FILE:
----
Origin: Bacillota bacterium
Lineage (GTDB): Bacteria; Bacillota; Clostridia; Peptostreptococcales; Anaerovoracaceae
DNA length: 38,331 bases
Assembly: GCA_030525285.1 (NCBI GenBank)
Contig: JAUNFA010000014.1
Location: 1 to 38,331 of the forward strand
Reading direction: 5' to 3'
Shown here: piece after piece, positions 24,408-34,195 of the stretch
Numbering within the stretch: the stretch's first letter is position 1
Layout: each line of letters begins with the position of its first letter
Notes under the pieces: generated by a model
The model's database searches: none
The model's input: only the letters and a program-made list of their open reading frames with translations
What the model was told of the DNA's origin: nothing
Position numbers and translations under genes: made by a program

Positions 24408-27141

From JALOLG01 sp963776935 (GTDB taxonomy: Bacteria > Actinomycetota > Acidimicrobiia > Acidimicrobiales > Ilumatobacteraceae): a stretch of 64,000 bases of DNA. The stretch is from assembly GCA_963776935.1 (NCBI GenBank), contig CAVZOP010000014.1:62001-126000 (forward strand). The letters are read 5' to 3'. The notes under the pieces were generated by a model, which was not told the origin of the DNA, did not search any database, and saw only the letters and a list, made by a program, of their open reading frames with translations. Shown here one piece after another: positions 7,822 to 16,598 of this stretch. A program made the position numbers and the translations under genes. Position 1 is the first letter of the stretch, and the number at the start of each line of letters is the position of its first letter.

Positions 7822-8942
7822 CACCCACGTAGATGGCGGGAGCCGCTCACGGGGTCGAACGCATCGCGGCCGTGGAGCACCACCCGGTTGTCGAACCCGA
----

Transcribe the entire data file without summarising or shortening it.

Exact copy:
Origin: Bacillota bacterium
Lineage (GTDB): Bacteria; Bacillota; Clostridia; Peptostreptococcales; Anaerovoracaceae
DNA length: 38,331 bases
Assembly: GCA_030525285.1 (NCBI GenBank)
Contig: JAUNFA010000014.1
Location: 1 to 38,331 of the forward strand
Reading direction: 5' to 3'
Shown here: piece after piece, positions 24,408-34,195 of the stretch
Numbering within the stretch: the stretch's first letter is position 1
Layout: each line of letters begins with the position of its first letter
Notes under the pieces: generated by a model
The model's database searches: none
The model's input: only the letters and a program-made list of their open reading frames with translations
What the model was told of the DNA's origin: nothing
Position numbers and translations under genes: made by a program

Positions 24408-27141

From JALOLG01 sp963776935 (GTDB taxonomy: Bacteria > Actinomycetota > Acidimicrobiia > Acidimicrobiales > Ilumatobacteraceae): a stretch of 64,000 bases of DNA. The stretch is from assembly GCA_963776935.1 (NCBI GenBank), contig CAVZOP010000014.1:62001-126000 (forward strand). The letters are read 5' to 3'. The notes under the pieces were generated by a model, which was not told the origin of the DNA, did not search any database, and saw only the letters and a list, made by a program, of their open reading frames with translations. Shown here one piece after another: positions 7,822 to 16,598 of this stretch. A program made the position numbers and the translations under genes. Position 1 is the first letter of the stretch, and the number at the start of each line of letters is the position of its first letter.

Positions 7822-8942
7822 CACCCACGTAGATGGCGGGAGCCGCTCACGGGGTCGAACGCATCGCGGCCGTGGAGCACCACCCGGTTGTCGAACCCGA